I can think of many “conventional” poems that sing in my heart over many years. Poems I enjoyed for their cleverness, their mastery of form and device. Poems that contain a continuous narrative. Poems that speak to me. Sylvia Plath’s “Black Rook in Rainy Weather”, William Butler Yeats’ “Second Coming”. Theodore Roethke’s “The Waking”. John Donne’s “Daybreak”. These are only a few.

To fully understand the power and purpose of poetry, the poet must evolve over time. The alternative is to stay suspended as if in a clear gel, to relive the same patterns over again. To replay a greatest hits album. To live in a museum of sorts.

I’m no longer infatuated with derangement of the senses—a seemingly dynamic method of poetry–though I love Jack Kerouac, Arthur Rimbaud, my old party friends. Although there is dynamism when tapping into the subconscious, in this method and lifestyle, the experience is too random. If fueled by drugs, is tied up in the ego and is, ultimately, damaging. (Sure love Jack’s “Bowery Blues” . . .).

Some poems have a thesis, a persuasive point they are trying to make. I feel a little sad reading a poem that has the soul of a persuasive essay. I’d much rather read a poetic essay than an essay masquerading as a poem.

Ancient poetry is narrative, formal, memorizable. The most innovative, energetic poetry today is not.

Now, the image is everything. With an image, a poet creates a world. Creates the world.

The dynamic image does not come from a set of stock cultural photos one pulls down from a shelf.

The experience of accessing the image is a channeling—a tunneling—to make room, and then walls slowly peel away from the room leaving only the indifferent universe. And there lives and breathes the Image.

The dynamic image is not recycled or manipulated. The dynamic image is born.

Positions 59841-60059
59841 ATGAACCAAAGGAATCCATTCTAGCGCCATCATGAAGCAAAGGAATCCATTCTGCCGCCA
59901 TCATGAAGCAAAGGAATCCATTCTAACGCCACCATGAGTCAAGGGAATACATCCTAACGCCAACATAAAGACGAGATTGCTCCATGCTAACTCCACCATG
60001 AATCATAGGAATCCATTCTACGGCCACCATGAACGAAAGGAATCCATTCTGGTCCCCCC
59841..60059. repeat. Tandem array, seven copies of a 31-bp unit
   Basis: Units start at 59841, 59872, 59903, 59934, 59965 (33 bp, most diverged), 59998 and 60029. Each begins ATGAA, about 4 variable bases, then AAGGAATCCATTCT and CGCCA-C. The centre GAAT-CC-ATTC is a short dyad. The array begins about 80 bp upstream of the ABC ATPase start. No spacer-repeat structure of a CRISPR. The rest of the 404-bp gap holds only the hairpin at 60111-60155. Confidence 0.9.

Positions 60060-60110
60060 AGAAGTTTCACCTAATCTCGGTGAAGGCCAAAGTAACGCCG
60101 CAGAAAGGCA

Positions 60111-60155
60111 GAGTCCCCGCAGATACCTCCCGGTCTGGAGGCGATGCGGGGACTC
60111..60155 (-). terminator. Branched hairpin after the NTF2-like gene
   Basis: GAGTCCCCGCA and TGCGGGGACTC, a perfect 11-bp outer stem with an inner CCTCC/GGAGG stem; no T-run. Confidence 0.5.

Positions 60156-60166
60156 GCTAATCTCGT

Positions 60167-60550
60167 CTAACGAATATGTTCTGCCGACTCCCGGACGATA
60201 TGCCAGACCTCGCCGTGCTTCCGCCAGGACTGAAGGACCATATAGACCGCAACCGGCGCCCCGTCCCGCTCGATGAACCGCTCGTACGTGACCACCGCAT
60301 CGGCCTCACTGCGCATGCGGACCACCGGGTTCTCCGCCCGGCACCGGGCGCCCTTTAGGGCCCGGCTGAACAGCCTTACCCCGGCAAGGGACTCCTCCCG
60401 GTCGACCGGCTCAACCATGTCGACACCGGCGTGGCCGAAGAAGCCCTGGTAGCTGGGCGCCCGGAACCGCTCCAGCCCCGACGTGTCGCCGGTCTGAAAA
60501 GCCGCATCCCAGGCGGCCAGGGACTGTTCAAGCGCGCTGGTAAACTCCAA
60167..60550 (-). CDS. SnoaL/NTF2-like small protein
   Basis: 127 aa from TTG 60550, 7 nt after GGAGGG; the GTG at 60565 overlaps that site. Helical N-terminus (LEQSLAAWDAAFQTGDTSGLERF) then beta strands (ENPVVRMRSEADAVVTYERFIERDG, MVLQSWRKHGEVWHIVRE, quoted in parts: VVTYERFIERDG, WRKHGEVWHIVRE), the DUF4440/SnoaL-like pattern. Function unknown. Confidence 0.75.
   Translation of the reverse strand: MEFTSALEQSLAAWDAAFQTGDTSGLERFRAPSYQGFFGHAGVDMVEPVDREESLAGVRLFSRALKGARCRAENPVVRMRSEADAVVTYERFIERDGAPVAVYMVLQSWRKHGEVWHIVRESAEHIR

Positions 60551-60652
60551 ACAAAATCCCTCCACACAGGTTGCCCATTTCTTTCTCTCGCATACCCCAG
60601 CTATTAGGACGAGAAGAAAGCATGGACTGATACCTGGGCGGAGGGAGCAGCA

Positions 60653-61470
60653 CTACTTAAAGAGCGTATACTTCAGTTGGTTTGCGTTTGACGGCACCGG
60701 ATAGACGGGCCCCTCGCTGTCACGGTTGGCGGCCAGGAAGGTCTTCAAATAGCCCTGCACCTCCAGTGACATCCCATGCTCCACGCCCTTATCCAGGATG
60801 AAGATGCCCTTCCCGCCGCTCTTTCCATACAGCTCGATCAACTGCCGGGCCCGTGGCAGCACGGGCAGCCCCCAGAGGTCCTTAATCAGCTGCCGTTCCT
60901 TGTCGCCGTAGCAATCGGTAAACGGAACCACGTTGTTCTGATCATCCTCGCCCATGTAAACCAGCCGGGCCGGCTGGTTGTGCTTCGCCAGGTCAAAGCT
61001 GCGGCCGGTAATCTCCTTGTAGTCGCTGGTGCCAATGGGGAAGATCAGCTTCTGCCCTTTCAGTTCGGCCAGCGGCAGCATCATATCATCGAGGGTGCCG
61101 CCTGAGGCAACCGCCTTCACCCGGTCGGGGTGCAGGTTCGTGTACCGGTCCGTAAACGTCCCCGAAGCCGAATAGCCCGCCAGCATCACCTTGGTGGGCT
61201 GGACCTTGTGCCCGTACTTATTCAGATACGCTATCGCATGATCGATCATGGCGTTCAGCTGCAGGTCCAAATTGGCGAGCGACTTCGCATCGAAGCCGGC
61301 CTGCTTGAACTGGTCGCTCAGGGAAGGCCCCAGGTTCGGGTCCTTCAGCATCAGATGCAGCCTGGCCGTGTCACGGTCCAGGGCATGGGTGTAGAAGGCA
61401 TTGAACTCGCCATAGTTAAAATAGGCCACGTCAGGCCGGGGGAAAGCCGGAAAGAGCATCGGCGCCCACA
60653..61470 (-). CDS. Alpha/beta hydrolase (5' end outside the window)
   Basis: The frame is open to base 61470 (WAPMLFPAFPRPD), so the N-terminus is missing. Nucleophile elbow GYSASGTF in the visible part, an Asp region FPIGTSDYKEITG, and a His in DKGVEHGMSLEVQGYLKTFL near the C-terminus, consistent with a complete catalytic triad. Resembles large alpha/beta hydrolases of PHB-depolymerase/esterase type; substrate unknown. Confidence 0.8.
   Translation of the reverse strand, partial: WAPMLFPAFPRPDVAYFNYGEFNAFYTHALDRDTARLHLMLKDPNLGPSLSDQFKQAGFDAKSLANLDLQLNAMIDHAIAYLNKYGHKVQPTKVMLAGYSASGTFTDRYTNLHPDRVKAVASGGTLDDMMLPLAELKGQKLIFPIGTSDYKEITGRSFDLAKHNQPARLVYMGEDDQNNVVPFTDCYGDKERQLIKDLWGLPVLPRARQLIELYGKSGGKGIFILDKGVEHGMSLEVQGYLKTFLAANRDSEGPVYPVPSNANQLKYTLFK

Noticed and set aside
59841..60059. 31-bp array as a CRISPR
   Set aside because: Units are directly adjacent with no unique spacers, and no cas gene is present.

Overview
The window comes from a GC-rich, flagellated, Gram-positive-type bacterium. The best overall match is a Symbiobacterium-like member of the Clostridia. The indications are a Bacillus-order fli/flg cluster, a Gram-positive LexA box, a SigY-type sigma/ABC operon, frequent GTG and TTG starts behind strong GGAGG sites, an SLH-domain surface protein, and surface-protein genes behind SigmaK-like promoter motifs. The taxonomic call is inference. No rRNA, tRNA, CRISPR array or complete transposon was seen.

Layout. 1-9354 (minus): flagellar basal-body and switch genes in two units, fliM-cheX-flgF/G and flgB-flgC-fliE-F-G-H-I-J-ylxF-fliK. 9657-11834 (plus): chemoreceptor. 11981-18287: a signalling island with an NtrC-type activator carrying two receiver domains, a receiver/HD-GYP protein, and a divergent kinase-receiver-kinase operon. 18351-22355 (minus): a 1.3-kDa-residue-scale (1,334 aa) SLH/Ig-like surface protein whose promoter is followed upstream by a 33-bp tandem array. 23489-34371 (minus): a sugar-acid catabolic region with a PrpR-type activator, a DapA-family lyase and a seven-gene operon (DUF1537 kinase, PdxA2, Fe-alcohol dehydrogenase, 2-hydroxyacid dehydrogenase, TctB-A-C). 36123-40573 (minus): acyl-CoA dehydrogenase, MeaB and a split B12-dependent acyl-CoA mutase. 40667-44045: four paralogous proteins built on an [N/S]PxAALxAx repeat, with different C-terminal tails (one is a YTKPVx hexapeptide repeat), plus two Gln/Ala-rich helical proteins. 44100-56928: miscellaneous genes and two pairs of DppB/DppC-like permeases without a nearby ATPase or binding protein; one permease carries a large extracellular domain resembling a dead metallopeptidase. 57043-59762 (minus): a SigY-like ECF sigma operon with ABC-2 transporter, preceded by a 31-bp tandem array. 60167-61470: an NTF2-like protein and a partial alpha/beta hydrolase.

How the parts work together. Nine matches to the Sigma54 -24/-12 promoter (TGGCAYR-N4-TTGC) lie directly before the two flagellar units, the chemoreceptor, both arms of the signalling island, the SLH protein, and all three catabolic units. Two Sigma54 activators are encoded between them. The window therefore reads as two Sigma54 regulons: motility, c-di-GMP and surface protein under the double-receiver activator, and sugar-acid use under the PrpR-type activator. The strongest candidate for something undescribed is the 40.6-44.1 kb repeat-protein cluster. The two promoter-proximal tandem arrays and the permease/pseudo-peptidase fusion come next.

Future topics: entropy in poetry; insight






to start, to walk



at the cusp


where is she founded?





flesh around the bones

belongs to her



better her than the wind




this segment of the woods—

does not disperse

with the breath


sensitive to thought

noise and the wide open aperture

at noon



(an imperceptible hinge–starts


the continuous now








small beings


from an echo





we read them in their bones







collects around an edge—





all, all the sky

the brush

the ribs



all, woven-in






one step


one step



in the sand









there are no masters

no tether

no never

no lonely stone





when at the end,



keep walking









not yet the story

not yet the story


it was matter

mixed with




of light


it was she seeing,


against afternoon light





impossible reflection itself—

a glance of water surface


dark shadows and sky


—to enter


as crossing a foreign wall




always an outside




it is said messages

come from within the nest—


difficult to track—


footprints continue to evolve

at each windburst




lyric in the underbrush


sky sky





breath breath






and the song





drawn lines in the palm


illusion of gratitude or

an emptiness to wander


the old road for the sake—

is not yet the story